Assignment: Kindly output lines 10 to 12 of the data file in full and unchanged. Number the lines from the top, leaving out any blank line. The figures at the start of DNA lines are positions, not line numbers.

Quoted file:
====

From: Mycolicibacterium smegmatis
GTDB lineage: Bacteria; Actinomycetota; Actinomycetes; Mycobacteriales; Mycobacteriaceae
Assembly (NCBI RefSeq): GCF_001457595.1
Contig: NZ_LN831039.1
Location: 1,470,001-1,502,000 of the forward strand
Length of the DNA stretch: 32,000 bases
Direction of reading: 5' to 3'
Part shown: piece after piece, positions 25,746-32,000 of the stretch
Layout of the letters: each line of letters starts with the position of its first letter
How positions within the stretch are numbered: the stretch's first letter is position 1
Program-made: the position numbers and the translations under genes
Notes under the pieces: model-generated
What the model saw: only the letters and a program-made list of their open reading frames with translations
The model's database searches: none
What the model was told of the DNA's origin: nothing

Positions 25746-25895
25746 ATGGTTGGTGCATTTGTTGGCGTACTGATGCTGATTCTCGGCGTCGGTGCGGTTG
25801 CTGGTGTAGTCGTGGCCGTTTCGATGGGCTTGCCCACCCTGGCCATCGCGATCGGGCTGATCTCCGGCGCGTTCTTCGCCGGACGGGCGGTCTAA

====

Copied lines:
How positions within the stretch are numbered: the stretch's first letter is position 1
Program-made: the position numbers and the translations under genes
Notes under the pieces: model-generated